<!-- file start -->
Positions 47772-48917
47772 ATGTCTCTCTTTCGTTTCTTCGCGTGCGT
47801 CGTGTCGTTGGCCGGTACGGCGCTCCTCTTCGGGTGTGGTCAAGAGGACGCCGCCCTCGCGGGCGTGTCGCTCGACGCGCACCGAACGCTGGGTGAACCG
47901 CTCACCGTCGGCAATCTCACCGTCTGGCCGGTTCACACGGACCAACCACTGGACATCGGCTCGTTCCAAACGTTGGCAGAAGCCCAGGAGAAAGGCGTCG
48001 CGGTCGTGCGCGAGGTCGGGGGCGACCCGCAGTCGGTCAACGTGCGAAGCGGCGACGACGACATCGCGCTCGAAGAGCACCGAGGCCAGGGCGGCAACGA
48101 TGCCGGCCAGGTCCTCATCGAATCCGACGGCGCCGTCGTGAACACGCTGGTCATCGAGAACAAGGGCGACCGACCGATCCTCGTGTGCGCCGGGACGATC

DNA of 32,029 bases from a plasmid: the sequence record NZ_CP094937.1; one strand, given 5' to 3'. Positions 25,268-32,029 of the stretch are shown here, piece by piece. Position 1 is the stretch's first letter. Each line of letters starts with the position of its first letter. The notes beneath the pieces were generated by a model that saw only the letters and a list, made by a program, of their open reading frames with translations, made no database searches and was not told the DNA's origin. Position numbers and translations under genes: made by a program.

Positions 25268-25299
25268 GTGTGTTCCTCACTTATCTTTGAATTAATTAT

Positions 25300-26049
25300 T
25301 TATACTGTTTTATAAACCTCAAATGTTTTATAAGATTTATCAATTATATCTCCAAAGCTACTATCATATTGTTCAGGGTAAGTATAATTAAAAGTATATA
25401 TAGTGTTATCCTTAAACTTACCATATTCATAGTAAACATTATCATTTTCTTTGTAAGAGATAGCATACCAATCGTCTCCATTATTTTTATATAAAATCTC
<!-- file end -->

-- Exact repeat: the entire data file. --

Positions 47772-48917
47772 ATGTCTCTCTTTCGTTTCTTCGCGTGCGT
47801 CGTGTCGTTGGCCGGTACGGCGCTCCTCTTCGGGTGTGGTCAAGAGGACGCCGCCCTCGCGGGCGTGTCGCTCGACGCGCACCGAACGCTGGGTGAACCG
47901 CTCACCGTCGGCAATCTCACCGTCTGGCCGGTTCACACGGACCAACCACTGGACATCGGCTCGTTCCAAACGTTGGCAGAAGCCCAGGAGAAAGGCGTCG
48001 CGGTCGTGCGCGAGGTCGGGGGCGACCCGCAGTCGGTCAACGTGCGAAGCGGCGACGACGACATCGCGCTCGAAGAGCACCGAGGCCAGGGCGGCAACGA
48101 TGCCGGCCAGGTCCTCATCGAATCCGACGGCGCCGTCGTGAACACGCTGGTCATCGAGAACAAGGGCGACCGACCGATCCTCGTGTGCGCCGGGACGATC

DNA of 32,029 bases from a plasmid: the sequence record NZ_CP094937.1; one strand, given 5' to 3'. Positions 25,268-32,029 of the stretch are shown here, piece by piece. Position 1 is the stretch's first letter. Each line of letters starts with the position of its first letter. The notes beneath the pieces were generated by a model that saw only the letters and a list, made by a program, of their open reading frames with translations, made no database searches and was not told the DNA's origin. Position numbers and translations under genes: made by a program.

Positions 25268-25299
25268 GTGTGTTCCTCACTTATCTTTGAATTAATTAT

Positions 25300-26049
25300 T
25301 TATACTGTTTTATAAACCTCAAATGTTTTATAAGATTTATCAATTATATCTCCAAAGCTACTATCATATTGTTCAGGGTAAGTATAATTAAAAGTATATA
25401 TAGTGTTATCCTTAAACTTACCATATTCATAGTAAACATTATCATTTTCTTTGTAAGAGATAGCATACCAATCGTCTCCATTATTTTTATATAAAATCTC